Why is Earth Day Important?

On April 22nd, the world celebrated “Earth Day”, so HAPPY EARTH DAY EVERYONE!

But wait, shouldn’t “Earth Day” be every day?

Well, let’s briefly review how Earth Day actually came to be 46 years ago. It was 7 years in the making until it became official in 1970. Many say that it was the result of 20 million people who participated at the grassroots level to achieve the declaration of Earth Day. Indeed, it’s all in the grassroots, and now it’s being celebrated around the world as a way to demonstrate support for environmental protection.

I think days like Earth Day are wonderful. They create opportunities to raise more awareness of the environmental issues that are affecting our beautiful planet and to remember with more tenacity why we need to have such a day in the first place.

The reality is that the lack of connection that many of us have with the earth is blinding some of us from seeing the interconnectedness of our planet. We are forgetting that what we give is what we get. As much as society presently likes to believe the saying “out of sight, out of mind”, our treatment of the planet has caught up with us, and now it requires more attention and action than ever before.

Shoghi Effendi says:

We cannot segregate the human heart from the environment outside us and say that once one of these is reformed everything will be improved. Man is organic with the world. His inner life moulds the environment and is itself also deeply affected by it. The one acts upon the other and every abiding change in the life of man is the result of these mutual reactions.1

Our hearts and our bodies (Temples of our Spirit) are also moulded by the reality and state of the world today. This beautiful planet Earth God has given us as the birthing place and medium of growth for our souls is suffering greatly due to humanity’s selfish desires, greed and carelessness. The structures and systems of civilization that are in place are mostly motivated by these corrupt values, and we are at times completely blind to how that affects the choices and decisions of our everyday lives. Just to give a few examples: the effect of consumerism on the natural resources of the planet; the genetic modifications, overuse of pesticides and chemical overload in food; the lack of diversified investment in cleaner alternatives of energy; and the chemicals used by companies in 90% of personal care and home products which have been correlated with cancer, infertility and hormone disruption, etc.

As Baha’is we strive to have a world-embracing vision and we desire nothing less than the betterment of the world, as the Beloved Master beautifully expresses:

Strive ye with all your hearts, raise up your voices and shout, until this dark world be filled with light, and this narrow place of shadows be widened out, and this dust heap of a fleeting moment be changed into a mirror for the eternal gardens of heaven, and this globe of earth receive its portion of celestial grace.2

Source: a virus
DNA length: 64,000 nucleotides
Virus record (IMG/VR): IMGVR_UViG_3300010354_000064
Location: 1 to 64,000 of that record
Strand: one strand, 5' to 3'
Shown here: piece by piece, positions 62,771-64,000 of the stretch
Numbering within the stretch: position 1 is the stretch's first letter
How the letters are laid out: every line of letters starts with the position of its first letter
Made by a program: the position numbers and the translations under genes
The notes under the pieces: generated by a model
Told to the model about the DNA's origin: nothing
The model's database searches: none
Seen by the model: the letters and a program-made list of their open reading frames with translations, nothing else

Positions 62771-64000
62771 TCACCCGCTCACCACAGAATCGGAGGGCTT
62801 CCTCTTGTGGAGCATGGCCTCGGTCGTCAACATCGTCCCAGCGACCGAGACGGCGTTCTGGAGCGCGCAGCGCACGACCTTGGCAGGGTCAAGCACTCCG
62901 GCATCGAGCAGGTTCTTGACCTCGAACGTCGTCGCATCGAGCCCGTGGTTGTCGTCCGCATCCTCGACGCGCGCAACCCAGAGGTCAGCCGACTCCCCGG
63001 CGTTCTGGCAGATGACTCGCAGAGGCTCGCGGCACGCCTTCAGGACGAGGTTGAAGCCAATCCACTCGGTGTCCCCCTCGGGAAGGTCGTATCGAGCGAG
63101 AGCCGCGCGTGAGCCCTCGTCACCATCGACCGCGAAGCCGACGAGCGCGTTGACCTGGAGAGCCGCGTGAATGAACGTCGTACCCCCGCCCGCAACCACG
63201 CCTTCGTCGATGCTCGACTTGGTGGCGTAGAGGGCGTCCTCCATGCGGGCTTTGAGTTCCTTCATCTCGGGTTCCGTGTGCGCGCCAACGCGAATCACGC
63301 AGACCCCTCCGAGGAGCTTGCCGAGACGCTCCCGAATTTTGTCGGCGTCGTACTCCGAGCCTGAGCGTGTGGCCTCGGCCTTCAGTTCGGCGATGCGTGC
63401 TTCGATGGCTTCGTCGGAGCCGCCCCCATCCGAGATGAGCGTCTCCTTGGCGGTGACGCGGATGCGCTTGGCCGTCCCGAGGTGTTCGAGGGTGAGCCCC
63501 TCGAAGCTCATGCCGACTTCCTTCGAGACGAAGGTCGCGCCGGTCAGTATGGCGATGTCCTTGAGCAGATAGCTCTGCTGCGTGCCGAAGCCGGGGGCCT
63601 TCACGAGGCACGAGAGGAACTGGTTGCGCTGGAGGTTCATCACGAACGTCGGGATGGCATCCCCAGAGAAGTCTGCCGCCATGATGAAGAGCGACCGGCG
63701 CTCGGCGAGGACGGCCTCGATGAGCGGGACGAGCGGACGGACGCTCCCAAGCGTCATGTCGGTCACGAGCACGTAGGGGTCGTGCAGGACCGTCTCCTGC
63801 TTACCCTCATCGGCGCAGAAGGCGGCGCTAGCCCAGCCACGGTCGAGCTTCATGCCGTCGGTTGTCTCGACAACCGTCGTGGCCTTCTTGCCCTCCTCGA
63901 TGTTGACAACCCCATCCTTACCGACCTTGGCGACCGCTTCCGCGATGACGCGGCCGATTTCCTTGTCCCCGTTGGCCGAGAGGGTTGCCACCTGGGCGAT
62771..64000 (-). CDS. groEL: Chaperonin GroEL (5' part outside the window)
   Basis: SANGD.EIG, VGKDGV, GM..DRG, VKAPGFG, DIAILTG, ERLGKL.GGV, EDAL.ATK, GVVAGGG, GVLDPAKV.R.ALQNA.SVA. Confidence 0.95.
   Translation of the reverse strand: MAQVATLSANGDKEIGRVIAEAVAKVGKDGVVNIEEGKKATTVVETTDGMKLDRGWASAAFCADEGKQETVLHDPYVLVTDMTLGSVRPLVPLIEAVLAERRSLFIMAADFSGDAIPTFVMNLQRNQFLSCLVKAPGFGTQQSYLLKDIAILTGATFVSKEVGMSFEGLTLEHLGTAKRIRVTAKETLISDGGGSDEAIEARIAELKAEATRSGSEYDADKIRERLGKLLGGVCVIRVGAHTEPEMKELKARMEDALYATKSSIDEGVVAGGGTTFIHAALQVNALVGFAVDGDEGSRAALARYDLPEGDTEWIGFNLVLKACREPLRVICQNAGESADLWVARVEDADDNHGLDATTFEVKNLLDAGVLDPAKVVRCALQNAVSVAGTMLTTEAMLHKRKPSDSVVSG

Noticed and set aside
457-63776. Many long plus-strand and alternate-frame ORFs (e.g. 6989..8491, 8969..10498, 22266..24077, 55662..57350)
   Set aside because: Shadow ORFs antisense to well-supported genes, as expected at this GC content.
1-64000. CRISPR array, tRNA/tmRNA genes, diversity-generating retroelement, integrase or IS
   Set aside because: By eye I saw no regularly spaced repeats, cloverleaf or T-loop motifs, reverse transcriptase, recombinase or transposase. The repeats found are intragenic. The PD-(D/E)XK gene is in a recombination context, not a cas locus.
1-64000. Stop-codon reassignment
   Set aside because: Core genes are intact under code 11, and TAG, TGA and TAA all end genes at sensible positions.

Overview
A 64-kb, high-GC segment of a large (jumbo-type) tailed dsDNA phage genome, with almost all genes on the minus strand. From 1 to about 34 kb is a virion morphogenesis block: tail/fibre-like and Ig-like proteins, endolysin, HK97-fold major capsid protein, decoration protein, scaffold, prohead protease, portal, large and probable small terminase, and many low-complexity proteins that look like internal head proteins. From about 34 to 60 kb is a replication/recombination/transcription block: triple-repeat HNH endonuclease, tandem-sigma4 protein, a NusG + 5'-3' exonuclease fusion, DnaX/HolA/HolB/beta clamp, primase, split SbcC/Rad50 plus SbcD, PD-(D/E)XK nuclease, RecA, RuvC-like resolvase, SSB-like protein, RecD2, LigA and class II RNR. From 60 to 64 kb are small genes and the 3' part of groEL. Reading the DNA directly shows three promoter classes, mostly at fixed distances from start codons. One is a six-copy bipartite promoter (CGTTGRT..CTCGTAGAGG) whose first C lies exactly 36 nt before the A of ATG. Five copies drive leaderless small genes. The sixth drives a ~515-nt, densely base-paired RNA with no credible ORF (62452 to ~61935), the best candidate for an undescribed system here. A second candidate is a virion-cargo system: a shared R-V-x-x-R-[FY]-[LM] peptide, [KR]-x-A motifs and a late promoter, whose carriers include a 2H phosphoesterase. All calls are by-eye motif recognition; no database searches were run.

How can this Earth, then, receive its portion of celestial grace?

As Baha’is, we find this vision in the teachings of Baha’u’llah, which promote unity, prosperity and justice for the planet. We know we are interconnected with everything; therefore, we must strive to have profound respect for the natural environment, rise to our obligation of stewardship to our home planet and look at it with humility.

As we build communities that sacrifice day in and day out for the betterment of their neighbourhoods, towns and cities, Earth Day can be a timely reminder of how nature not only reflects the vast attributes of God, but also operates under a law of reciprocity.

If every day is Earth Day, why not think of the choices we can make and questions we can ask ourselves every day? Here are a few practical and simple questions to ponder:

WATER: How do I conserve water? Do I turn off the tap when I’m not using water? Is it necessary for me to take a 15-minute shower every day?

ENERGY: Do I turn off the lights when I leave a room?

DRIVING: Do I choose to drive when I could easily walk or bike? Do I plan my errands better so I don’t make two or three trips instead of one?

FOOD: How much do I cook at home? When I go out, do I always take the leftovers and actually eat them? Did you know that restaurants and consumers throw away an estimated 55 million tonnes of food a year, enough to feed 200 million people?

FAST FOOD: Do I usually choose to get my food at a drive-thru? Can I try to remember that it usually takes an average of 3 minutes every time I get something from a drive-thru, and for certain countries (like Canada) if this were avoided, it would mean an annual reduction of CO2 emissions by 1.4 million tonnes and save 630 million liters of fuel, basically equivalent to taking 320,000 cars off the road? And remember, this is only for Canada, imagine if more countries were in the calculation!